Friday, February 20, 2009
"Ceci n’est pas une pipe"? Non! C'est une pipe extraordinaire!
I've been smoking a pipe since ... well, let's just say that I've been smoking a pipe for over ten years. The first pipe I ever smoked was a cheapie I bought at a tobacco shop on the Murfreesboro town square. It took me weeks to learn how to pack the bowl properly, and it took me months to learn how to keep my pipe lit. But I learned.
I smoked that cheapie pipe for about four years, maybe five. I then started smoking an Aldo Velani which I bought for five bucks at a garage sale. It'd never been smoked when I bought it, and let's just say that said pipe is worth considerably more than $5.
I bought my current favorite pipe - a very nice Stanwell - at Belle Meade Premium Cigars two years ago (with Christmas bonus money). You'd never know it to be my favorite pipe; indeed, I smoke it so gingerly you'd need a microscope to find the teeth marks.
One of these days, I'll post some pics of my pipes. Maybe I'll post some pics o' me smokin' 'em, too! Stay tuned.
That said, I want you to check out this pipes-are-makin'-a-comeback article from today's Wall Street Journal. 'Tis very interesting, indeed. A sample:
Friday is International Pipe-Smoking Day, when a number of puffers will unite to protest tobacco taxes and smoking bans. They will also engage in slow-smoking competitions to see who can keep a pipe going the longest. Each contestant is given just two matches. Events, which will go on all weekend, are promoted by the International Premium Cigar & Pipe Retailers Association. ...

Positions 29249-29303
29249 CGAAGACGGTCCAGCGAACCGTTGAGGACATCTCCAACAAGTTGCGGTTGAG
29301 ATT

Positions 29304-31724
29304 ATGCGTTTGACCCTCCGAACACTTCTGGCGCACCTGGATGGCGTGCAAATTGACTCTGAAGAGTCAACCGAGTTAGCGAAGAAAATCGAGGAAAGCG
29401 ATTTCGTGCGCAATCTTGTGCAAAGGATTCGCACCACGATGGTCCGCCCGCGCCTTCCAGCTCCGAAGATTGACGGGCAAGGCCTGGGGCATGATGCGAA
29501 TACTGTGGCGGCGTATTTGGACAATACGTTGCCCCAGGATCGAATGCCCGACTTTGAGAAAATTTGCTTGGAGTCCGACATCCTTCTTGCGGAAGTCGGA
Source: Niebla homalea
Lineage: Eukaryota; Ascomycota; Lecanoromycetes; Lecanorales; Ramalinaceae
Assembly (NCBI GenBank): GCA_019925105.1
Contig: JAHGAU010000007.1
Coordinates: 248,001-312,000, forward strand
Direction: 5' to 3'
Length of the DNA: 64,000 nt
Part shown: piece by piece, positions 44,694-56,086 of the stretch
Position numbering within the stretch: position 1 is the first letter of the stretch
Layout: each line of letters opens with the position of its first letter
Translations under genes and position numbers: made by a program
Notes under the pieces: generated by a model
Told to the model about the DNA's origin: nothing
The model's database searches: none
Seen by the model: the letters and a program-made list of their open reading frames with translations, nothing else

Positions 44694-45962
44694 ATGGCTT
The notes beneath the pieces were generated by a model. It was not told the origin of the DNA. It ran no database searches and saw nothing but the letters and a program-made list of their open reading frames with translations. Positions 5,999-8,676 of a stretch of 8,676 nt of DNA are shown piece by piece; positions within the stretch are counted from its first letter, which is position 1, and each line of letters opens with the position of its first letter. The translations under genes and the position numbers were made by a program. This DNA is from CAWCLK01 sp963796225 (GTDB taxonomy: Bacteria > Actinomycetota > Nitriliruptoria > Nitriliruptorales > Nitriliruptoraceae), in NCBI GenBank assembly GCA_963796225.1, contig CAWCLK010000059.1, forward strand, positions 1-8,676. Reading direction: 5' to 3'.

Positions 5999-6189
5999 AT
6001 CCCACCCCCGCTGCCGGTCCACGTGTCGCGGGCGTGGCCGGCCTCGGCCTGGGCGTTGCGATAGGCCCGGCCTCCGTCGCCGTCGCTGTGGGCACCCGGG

Health advocates may warn of oral cancer, mouth lesions and rotting teeth, but Mr. Nemets and his online brethren are in the vanguard of an unlikely set of smokers taking to the brier -- people in their 20s.
"They're eager to learn," says 71-year-old Vernon E. Vig, president of the New York Pipe Club and the United Pipe Clubs of America. Mr. Vig started smoking a pipe as an undergrad at Carleton College 53 years ago. "Back then, everyone smoked a pipe," Mr. Vig says. His group, which meets monthly in Manhattan, has seen a definite increase in college students and young professionals, he says.
No one tracks how many young men and women are pipe smokers. But sales of pipe tobacco are rising again after years of decline, and many think young smokers are the reason. U.S. sales of pipe tobacco plummeted to 4.9 million pounds in 2006, from 52 million pounds in 1970, says Norman Sharp, president of the Cigar Association of America. Sales climbed to 5.3 million pounds in 2008. Pipe tobacco and smokeless tobacco sales are on the rise, offsetting over a decade of decreases in cigarette sales.
Pipe-smoking groups on social-networking sites like Facebook and MySpace have attracted thousands of members. Questions in the forums include: A bent or straight pipe? Does anyone have a favorite perique Louisiana tobacco blend? What is the consensus on corncob pipes?